4. You want one with a printed grid

    Hope that helps!
    S t a c i

  3. Once again you have come to the rescue. Thank you for taking the time to post all of your tips and tricks.

  4. I just blocked a shawl and some socks, but when it came time to squeeze out the water, I placed each piece in my salad spinner. It only took a few cycles in there to get a good amount of the water out. Of course, I realize that doesn’t work with a lot of knits, just lacy things that are compressible and small knits like socks, gloves, mittens, hats, and scarves. Sweaters still need to be squeezed like crazy.
    I had to buy a second salad spinner because my salad was getting linty. 🙂

  5. Staci — I am getting ready to block my Big Bad Baby Blanket. I’ve never blocked anything before and am having mild anxiety over it, so this post is very helpful! 🙂 Anyway, I knit this blanket with Superwash yarn, and a lady on Ravelry told me I could just wash and dry it as instructed on the yarn and it should be fine. What are your thoughts on this? I kind of think blocking might be better to even out the stitches (they’re kind of wonky when it switches from knits to purls). Thanks!!

    Carly

  6. Hi staci, I learned the entire knitting through your videos. I am enjoying knitting like anything. Thanks a lot!!!!! I am jus about to complete a little sweater for my six month old baby. So I have a question about blocking. I would like to know the importance of blocking and is it necessary to use only a wool wash? I mean I can’t use a normal detergent?

  7. Hi Priya – blocking is important, but mainly for wool fibers or other animal fibers. It helps even out the stitches, and gets your knitted piece to the exact measurements it should be. If you are knitting something that is machine washable and dryable, you can probably get away with using detergent. Truth be told – I treat all of my handknits gently (using wool soap and handwashing), because of the amount of work that went into them!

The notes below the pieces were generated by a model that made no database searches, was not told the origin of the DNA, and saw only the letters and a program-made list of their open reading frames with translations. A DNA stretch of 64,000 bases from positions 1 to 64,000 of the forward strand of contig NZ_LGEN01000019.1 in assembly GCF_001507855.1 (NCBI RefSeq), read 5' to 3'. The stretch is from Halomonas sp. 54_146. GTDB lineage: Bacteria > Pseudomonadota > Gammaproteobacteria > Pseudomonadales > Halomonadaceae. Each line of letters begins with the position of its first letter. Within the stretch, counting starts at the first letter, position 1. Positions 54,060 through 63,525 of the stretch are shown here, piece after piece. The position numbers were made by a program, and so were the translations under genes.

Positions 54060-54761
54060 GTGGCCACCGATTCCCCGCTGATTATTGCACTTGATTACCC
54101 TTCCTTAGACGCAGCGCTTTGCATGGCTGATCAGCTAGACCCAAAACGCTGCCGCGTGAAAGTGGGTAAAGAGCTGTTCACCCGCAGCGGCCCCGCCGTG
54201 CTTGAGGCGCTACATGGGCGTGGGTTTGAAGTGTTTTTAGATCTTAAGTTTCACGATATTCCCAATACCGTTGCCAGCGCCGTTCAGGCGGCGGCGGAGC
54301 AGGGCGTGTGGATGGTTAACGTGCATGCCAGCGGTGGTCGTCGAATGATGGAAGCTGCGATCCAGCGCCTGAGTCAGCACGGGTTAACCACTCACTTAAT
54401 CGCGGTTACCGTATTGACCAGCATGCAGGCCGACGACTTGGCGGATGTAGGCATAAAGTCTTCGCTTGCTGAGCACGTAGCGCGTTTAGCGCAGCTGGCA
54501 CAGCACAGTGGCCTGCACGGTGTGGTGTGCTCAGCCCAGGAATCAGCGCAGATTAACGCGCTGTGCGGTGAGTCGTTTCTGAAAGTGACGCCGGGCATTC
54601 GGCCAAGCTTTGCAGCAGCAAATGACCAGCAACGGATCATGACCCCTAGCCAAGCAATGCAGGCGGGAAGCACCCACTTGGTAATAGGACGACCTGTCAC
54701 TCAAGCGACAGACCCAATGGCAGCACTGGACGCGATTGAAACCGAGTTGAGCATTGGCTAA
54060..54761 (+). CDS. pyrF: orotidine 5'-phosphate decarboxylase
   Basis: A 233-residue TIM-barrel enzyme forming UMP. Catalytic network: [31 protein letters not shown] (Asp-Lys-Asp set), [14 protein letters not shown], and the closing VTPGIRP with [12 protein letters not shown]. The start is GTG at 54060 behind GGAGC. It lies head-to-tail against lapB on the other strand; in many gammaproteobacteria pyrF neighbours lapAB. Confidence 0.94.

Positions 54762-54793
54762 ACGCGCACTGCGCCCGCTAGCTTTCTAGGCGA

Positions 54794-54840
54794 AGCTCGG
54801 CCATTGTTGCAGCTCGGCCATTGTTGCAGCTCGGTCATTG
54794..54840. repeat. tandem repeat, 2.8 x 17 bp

Hope that helps!
    S t a c i

  8. I am going to knit a Central Park Hoodie with Brown Sheep Lamb’s Pride Worsted. I am nervous about the dye bleeding. The yarn label says something like ”Hand wash in cool water using Brown’s Top of the Lamb Shampoo and 1/8 cup of white vinegar. Rinse thoroughly – adding 1/8 cup of white vinegar to the last clear rinse. Roll gently in a towel to remove excess water (do not twist or wring), and lay flat to dry. Press with cool iron, if needed.” I will make a gauge swatch and try this vinegar/wool wash thing out, but is the white vinegar for the first wash/blocking only?

  9. Tahirra – you may want to contact the company with this question. But in my experience, yes, you only need to use vinegar on the first washing to set the dye.

    S t a c i

  10. Elena – you can block the knitting before you stuff the animal, I suppose. I don’t have much experience with knitted animals – you may get a better answer from someone who specializes in knit toys.

    S t a c i

  11. I just found you a few months ago and I love you website and videos. My question is how do you hold your working yarn in your right hand? Do you just wrap it around your index finder and leave it loose or do you hold it in your hand?

  12. 3?s. Any suggestions on how to block very large pieces that exceed the size of your blocking board?
    Do you also block items made entirely of man made fibers
    If not, at what percentage do you block? that is, 10% wool doesn’t need blocking but 50% does! for ex.

  13. Elizabeth – if you’re blocking something that is too big for the blocking board, you just make it work. I usually just put my blocking board on my king-sized bed, and allow the piece to extend past the blocking board on to the bed, as it will.

    When it comes to man-made fibers, I follow the washing instructions on the yarn label, which don’t usually require hand washing and setting out flat to dry.

    S t a c i

  14. Hey Staci, thanks a lot for the instructions. I just have a question, I have a multicolored project I want to felt and the colors of my swatch already bled in the washing machine. Do you think the vinegar would help prevent the color bleeding or is there anything else I can do? Thanks!!

    Athina